MUSIC REVIEW : Tomijuro V Is Guest in Kabuki Program
Rich in ceremony and distinguished musicianship, the 35th anniversary program of Kabuki dance by the students of the late Kanya Sanjo V also boasted a stellar guest from the Grand Kabuki itself, Saturday at the Japan America Theatre.
Tomijuro Nakamura V had led the 1986 Grand Kabuki tour of the U.S., and this return visit both honored his hosts and reminded local audiences of his extraordinary vigor and dexterity as a dancer. The solo “Tomo Yakko” proved especially fascinating because of its mix of conventionalized dance movement and relatively realistic gesture.
Wearing a short, skirtlike garment over white leggings, Tomijuro stepped with unexpected lightness, knees pulled high into the air, accenting these soft footfalls with expressive hand motifs and an occasional stamp. Soon the vocabulary grew virtuosic: hops on one foot, steps executed while kneeling and sitting, plus, finally, complex rhythmic patterns pounded out in place.
As the curtain fell, Tomijuro struck a classic Kabuki pose: holding a paper lantern high over his head with one hand, slapping his chest with the other and then clenching his fist while grimacing intently.
This meticulously shaped and shaded ferocity also informed his performance of the battle duet “Gojo Bashi” opposite the superbly coached Maika Fujima--both in magnificent stiff and wide costumes that heightened the ritualistic formality of the movement.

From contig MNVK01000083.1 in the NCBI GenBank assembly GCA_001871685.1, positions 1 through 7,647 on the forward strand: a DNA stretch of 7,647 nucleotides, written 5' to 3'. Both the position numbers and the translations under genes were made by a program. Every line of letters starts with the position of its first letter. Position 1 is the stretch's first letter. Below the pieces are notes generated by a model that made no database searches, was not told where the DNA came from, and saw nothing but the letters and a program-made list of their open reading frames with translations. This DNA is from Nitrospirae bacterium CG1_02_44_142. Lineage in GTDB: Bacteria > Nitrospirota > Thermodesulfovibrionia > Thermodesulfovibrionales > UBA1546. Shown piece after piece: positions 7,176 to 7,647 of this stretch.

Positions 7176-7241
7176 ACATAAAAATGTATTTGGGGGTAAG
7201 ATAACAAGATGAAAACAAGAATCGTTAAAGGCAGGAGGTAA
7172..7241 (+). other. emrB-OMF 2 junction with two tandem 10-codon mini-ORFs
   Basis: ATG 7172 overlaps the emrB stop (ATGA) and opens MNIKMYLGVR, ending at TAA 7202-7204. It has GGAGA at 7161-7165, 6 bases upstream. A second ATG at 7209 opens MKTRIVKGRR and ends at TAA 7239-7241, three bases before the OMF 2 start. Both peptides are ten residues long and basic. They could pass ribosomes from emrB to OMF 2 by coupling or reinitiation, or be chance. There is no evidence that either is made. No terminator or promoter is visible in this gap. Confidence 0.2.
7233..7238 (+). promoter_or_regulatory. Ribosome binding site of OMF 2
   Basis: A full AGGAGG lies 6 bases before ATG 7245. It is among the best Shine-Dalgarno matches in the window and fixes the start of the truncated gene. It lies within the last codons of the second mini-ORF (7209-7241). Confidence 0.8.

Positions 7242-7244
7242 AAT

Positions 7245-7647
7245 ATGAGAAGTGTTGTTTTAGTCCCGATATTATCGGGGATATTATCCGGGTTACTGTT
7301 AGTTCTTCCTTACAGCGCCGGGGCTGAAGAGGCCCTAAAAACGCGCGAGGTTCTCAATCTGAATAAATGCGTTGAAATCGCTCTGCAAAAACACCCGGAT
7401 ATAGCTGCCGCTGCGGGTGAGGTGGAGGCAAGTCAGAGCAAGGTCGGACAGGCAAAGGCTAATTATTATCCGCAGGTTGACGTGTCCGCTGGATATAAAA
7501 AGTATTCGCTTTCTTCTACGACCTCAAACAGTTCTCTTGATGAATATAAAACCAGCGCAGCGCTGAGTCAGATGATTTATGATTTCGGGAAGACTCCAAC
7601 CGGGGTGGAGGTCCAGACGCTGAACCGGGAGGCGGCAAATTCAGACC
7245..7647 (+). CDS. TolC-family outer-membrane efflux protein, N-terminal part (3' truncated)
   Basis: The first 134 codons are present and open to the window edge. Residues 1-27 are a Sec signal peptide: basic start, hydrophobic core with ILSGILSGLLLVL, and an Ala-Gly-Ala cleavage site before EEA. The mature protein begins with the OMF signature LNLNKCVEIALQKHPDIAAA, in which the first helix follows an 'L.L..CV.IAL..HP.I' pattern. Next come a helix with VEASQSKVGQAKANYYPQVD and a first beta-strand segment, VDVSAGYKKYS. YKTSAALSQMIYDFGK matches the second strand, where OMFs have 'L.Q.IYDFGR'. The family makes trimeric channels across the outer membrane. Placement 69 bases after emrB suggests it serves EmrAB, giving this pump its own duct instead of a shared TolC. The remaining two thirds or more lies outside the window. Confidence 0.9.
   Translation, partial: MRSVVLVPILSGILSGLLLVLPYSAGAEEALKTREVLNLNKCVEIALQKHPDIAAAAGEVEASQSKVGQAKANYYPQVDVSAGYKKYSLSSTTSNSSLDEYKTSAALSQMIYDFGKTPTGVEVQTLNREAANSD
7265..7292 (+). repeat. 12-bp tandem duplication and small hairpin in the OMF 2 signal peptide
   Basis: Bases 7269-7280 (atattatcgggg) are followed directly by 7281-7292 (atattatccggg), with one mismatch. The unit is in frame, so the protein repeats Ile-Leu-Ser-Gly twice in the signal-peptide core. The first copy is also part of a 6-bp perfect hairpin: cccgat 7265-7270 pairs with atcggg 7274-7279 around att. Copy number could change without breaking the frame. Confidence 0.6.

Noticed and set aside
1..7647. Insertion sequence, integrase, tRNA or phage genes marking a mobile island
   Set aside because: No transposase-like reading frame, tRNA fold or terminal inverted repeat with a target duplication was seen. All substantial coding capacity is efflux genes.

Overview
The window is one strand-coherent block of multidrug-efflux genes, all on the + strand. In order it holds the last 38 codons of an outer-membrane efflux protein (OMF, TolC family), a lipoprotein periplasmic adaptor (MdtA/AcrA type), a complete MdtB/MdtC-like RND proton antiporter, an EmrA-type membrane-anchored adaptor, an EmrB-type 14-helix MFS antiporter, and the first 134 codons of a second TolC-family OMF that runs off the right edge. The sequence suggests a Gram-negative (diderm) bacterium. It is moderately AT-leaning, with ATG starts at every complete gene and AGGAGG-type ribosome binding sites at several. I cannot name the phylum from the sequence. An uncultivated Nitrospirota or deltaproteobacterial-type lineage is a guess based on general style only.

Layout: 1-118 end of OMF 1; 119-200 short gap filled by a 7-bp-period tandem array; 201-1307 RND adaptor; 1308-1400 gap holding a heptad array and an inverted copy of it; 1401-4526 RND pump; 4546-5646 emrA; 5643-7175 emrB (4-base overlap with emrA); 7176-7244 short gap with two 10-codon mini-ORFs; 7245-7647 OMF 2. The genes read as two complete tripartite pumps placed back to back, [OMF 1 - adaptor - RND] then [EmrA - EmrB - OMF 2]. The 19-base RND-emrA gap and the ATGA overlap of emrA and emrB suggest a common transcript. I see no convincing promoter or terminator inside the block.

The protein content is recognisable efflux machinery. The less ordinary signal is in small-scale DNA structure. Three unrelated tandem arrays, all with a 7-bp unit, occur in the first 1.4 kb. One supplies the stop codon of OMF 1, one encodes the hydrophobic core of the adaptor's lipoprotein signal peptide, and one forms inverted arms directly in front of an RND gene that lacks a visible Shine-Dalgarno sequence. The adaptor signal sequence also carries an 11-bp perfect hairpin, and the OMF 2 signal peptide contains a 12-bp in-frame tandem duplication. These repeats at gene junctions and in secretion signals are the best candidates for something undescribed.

Student performers dominated the rest of the program. Twelve women fluttered powder-blue fans and flowed through countless arbitrary groupings in Tazo Fujima’s “Nagare.” Three more decoratively wielded flowering branches and golden tassels in “Haru No Shirabe.” And Kanfuji Sanjo, Kan-oh Sanjo and Kanshizu Sanjo--dancers who have taken the name of their teacher--appeared in “Hinazuru Sambaso,” a traditional offering dance.
Grand Kabuki choreographer Tazo Fujima joined Kangiku Sanjo in “Shizuhata Obi,” a divertissement derived from the sublime Noh tragedy “Sumidagawa.” Their solos and interplay looked artful enough, yet much of the emotional power and stylistic refinement in this and other selections came from the musicians: a nagauta ensemble headed by Yajuro Kineya IV and Sakichi Kineya V.